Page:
Broan on November 2, 2009 at 9:25 am

“The Oriental closed in December, 1980 following a rise in gang violence. The final operators were Kohlberg Theaters, decendants of which continue to operate the Cascade Drive-In. The theater was originally to have been converted to a two-story shopping mall with 5 stories of the original theater above as a theater-in-the-round.
posted by BWChicago on Feb 13, 2006 at 3:58am”

M&R was the previous operator.

Paul Fortini
Paul Fortini on November 2, 2009 at 9:09 am

Regarding the description above, Kohlberg Theatres is shown as the last operator of the Oriental. I thought the Oriental was part of the M&R Theatre chain.

missmelbatoast on July 24, 2009 at 10:43 am

These 1946 images come courtesy of LIFE …
View link
View link

Bruce C.
Bruce C. on June 30, 2009 at 7:55 am

Here are a couple of my pictures of the Oriental:

View link
View link

kencmcintyre on May 7, 2009 at 3:02 pm

Here is a 1946 photo from Life magazine:

kencmcintyre on May 2, 2009 at 3:02 pm

This is from the Trib. Not sure if it has been posted before.

DavidZornig on May 2, 2009 at 3:00 pm

Great picture. This is a little off topic, but I’d completely forgotten about Hargrave’s Secret Service. The large neon with the eagle to the East of the Oriental. They had several other locations around Chicago.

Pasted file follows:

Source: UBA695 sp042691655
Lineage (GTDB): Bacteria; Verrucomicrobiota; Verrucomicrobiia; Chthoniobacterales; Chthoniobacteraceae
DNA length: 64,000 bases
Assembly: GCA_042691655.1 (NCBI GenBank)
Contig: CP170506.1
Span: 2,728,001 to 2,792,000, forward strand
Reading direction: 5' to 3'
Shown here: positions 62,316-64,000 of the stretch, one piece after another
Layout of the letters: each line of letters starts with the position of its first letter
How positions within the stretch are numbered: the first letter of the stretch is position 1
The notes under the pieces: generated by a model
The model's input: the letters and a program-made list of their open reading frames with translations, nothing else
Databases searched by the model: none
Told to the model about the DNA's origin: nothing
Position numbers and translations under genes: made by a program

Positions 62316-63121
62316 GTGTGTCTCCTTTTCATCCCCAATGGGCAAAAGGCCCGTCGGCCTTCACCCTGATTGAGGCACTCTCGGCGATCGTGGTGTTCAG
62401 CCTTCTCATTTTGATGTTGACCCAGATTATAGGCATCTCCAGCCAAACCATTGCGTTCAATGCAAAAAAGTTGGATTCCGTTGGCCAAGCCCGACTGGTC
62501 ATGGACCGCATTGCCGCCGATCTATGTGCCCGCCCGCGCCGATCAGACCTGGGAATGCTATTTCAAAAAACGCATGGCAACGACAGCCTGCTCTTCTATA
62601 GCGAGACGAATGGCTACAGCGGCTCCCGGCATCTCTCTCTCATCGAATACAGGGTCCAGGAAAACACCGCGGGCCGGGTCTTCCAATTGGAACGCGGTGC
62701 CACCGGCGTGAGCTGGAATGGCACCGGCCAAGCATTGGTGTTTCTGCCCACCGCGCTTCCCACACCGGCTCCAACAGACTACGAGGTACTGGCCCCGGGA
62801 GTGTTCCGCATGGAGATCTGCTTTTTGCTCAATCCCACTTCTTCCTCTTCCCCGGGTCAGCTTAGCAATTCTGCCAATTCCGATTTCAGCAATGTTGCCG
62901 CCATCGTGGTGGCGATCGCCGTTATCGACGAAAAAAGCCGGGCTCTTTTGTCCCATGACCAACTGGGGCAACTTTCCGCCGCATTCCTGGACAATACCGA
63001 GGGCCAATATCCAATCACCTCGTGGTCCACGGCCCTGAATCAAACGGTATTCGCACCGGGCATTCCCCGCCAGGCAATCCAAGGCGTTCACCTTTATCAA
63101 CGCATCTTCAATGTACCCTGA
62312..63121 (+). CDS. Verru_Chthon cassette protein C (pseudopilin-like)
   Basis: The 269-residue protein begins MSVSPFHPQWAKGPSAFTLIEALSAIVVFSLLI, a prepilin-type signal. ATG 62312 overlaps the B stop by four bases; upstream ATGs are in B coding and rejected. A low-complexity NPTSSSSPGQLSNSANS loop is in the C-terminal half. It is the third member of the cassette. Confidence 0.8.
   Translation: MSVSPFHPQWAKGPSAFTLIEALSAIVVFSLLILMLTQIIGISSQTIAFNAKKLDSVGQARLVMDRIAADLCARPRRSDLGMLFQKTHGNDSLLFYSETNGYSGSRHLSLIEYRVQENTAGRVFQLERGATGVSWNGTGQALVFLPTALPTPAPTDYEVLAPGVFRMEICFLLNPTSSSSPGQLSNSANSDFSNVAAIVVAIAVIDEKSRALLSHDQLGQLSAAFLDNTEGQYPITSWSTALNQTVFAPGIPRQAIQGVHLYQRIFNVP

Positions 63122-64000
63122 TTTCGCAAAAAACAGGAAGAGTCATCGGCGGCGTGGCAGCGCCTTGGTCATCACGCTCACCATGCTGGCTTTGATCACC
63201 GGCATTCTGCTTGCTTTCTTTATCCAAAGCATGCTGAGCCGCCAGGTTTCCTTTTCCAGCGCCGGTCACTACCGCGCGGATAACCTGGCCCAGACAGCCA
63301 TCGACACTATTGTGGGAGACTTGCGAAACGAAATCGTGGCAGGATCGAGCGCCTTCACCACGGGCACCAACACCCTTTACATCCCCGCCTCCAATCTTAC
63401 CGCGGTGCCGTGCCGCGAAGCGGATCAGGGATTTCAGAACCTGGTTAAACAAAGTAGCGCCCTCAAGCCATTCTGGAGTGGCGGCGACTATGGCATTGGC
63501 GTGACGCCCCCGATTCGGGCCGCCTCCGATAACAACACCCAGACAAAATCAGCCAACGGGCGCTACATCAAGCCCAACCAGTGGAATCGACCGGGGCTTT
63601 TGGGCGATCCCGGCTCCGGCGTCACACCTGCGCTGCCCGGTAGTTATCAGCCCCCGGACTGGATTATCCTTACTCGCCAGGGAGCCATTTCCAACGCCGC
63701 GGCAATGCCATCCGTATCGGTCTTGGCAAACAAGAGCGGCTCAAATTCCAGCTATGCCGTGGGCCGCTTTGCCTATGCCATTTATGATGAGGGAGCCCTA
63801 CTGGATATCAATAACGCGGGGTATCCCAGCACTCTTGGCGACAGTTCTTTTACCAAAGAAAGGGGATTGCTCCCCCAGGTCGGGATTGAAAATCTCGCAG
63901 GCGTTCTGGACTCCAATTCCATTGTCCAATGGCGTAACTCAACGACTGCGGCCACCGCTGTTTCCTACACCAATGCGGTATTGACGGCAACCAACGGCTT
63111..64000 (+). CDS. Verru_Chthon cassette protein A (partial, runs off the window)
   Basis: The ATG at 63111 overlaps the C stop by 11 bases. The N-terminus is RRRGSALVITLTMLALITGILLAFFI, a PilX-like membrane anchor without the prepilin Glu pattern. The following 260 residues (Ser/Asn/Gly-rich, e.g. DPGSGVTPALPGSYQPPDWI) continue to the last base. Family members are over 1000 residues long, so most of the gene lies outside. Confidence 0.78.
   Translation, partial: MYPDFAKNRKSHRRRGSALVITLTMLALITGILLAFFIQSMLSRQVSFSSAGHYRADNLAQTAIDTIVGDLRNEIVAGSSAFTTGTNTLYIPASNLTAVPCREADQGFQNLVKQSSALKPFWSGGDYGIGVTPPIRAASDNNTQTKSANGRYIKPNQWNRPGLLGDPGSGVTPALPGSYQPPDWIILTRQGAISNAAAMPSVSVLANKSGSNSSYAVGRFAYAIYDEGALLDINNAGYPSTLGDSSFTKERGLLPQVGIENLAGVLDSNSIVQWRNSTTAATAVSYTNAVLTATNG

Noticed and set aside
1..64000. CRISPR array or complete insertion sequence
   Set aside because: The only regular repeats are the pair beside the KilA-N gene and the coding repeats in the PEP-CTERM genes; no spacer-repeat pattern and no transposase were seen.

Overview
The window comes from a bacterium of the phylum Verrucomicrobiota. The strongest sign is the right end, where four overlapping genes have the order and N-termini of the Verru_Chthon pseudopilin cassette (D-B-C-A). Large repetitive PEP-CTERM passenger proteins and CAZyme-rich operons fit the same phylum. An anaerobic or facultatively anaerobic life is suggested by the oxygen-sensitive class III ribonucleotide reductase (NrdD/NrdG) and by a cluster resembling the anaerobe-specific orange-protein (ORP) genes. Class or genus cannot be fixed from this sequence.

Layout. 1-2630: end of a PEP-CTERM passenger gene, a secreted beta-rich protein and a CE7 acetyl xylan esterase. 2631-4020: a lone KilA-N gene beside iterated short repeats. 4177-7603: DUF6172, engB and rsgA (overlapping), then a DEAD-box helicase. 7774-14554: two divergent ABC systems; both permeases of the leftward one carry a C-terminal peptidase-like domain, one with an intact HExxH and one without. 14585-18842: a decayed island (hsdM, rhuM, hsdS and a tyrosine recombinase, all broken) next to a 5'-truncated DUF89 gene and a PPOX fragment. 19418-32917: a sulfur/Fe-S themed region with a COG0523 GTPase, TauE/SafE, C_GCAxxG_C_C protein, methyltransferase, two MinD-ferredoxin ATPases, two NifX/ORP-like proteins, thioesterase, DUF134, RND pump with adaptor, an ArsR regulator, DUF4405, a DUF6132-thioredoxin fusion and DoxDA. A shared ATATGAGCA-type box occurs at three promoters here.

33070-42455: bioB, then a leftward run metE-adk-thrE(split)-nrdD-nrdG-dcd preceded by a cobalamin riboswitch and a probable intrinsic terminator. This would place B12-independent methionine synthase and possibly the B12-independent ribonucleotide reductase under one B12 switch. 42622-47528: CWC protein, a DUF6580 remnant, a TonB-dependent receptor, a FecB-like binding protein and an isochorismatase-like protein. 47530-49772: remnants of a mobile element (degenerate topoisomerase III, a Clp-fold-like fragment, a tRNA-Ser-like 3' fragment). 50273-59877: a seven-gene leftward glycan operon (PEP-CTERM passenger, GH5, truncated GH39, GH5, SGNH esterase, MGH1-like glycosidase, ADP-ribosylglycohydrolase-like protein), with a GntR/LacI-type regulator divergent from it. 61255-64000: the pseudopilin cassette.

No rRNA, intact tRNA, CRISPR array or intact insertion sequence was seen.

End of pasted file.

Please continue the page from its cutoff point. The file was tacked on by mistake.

One was over near Superior & Franklin as I recall. Some of those signs hung on buildings long after Hargrave’s had vacated.
I think it was some type of detective & guard agency that accompanied various businesses to banks with their deposits.

Life's Too Short
Life's Too Short on May 1, 2009 at 11:47 am

In BW Chicago’s 1975 photo the price of that steak is $1.29.

kencmcintyre on May 1, 2009 at 10:56 am

I like the $2.99 steak next door.

JRS40 on May 1, 2009 at 10:46 am

Actually this pic has to be from the late 70’s. The Oriental didn’t stop using the front of the marquee until late in its life. Plus if you look at my booking list above this is not playing in 1972.

DavidZornig on April 14, 2009 at 9:30 pm

Reactivate Notification Status.